Face to Face: A Conversation with Chris Smith
The minority leader of the Florida House of Represenatives discusses state politics and what it'll take to get Democrats out of minority-party status.

Q. You're about to become minority leader of the Florida House of Representatives, a chamber dominated by Republicans. You're a Democrat. Where's the win-win here?

A. This year, one of the best wins comes through committee votes. A lot of issues have been decided in committees now, and Republicans are starting to get into their little subgroups. So now our committee votes are meaning a lot. Some of your major issues have been decided by one or two votes in committees. At one point, the speaker [of the House] was so scared of committees that he added people to the State Administration Committee to make sure that his [telecommunications] bill got through.

A lot of issues are decided in committee by Democrats. We're determining a lot of the agenda here.

Q. Now, will that strategy have to change next year when you get a new speaker?

A. No, I think it'll be more effective because the incoming speaker is less totalitarian. He will have more open rein, giving his members more room to vote their conscience.

You get a certain way when you reach big numbers. When we had 80 members, you had the North Florida Democrats vs. the South Florida Democrats, the blue dogs vs. the yellow dogs.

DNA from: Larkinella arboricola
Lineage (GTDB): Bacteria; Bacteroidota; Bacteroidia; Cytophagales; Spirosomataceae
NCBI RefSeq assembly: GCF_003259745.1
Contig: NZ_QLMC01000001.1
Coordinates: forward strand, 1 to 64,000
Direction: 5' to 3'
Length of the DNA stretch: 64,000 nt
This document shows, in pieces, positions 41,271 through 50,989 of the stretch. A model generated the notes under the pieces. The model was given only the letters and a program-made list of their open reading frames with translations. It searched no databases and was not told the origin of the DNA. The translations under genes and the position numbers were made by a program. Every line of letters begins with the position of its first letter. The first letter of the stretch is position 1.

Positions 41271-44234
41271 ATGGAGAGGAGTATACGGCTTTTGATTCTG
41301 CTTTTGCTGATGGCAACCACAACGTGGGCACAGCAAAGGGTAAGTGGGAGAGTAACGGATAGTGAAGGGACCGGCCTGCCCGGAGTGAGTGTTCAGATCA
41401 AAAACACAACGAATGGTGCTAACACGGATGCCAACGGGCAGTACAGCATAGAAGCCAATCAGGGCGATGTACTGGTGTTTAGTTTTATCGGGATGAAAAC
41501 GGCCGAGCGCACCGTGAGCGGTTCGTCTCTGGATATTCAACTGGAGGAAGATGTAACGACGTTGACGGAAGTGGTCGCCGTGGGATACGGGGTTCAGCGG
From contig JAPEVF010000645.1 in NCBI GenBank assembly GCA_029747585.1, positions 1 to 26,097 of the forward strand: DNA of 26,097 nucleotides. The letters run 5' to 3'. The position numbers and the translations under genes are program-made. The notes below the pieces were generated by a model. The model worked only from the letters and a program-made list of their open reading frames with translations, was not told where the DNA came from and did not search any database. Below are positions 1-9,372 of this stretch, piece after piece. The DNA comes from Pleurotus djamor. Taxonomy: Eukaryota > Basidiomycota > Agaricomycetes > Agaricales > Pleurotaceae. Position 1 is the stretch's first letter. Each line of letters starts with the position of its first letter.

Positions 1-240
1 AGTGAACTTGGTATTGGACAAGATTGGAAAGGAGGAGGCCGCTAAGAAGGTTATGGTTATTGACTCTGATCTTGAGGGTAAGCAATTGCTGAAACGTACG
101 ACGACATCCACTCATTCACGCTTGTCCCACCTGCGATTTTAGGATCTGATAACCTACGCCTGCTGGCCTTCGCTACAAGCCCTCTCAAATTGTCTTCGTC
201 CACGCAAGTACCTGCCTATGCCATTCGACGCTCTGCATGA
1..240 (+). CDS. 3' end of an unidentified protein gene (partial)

Now the Republican are at that point where the arch-conservatives are against the moderates. They're picking fights and they're fighting each other on issues.

Q. Let's get a clear definition of your new job. What is the role and responsibility of a minority leader?

A. A lot of my work this year is political. I've got to raise all the money for House Democrats for a program called House Victory. I have to develop the strategy and decide where to spend the money around the state, which races to invest in, how much to invest and when not to invest. I run the entire political operation. I have a staff of six in offices near the Capitol.

Q. Talk about the elections for a minute. Does the party have a shot to make gains in the upcoming House races?

A. My goal -- and I've told everybody -- is that I'm concentrating on five races. I'm going to put as much money as need be, as much as $500,000 total, to win five seats.

The goal is to get us back to over-40, to stop [the Republicans'] two-thirds majority. As long as I can put my candidate on the same footing as the Republican, then I have an opportunity to win.

Q. Where do you see your best chances to win?

A. They are in north and central Florida. South Florida is pretty well-defined. The places where we have Democrats are represented by Democrats. The places we don't, by Republicans. The swing seats are your north and central Florida seats, where Democrats haven't been voting for Democrats.

Q. You talk about raising money. What steps have you taken to do that?

A. I've toured the state, much to the chagrin of my wife. I've pushed boxes in a paper plant in Jacksonville. I've dug out phosphate in Live Oak. I've handled Coca Cola products in Tampa. I've gone around this state and met with major corporations and major donors face-to-face.

I don't do the Tallahassee make-a phone-call-and-try-to-get-a-check. I've been from Miami-Dade County to Pensacola, meeting with people, discussing my philosophy and what I'm trying to do. That has gone extremely well in terms of fund raising.

Q. How so? How much?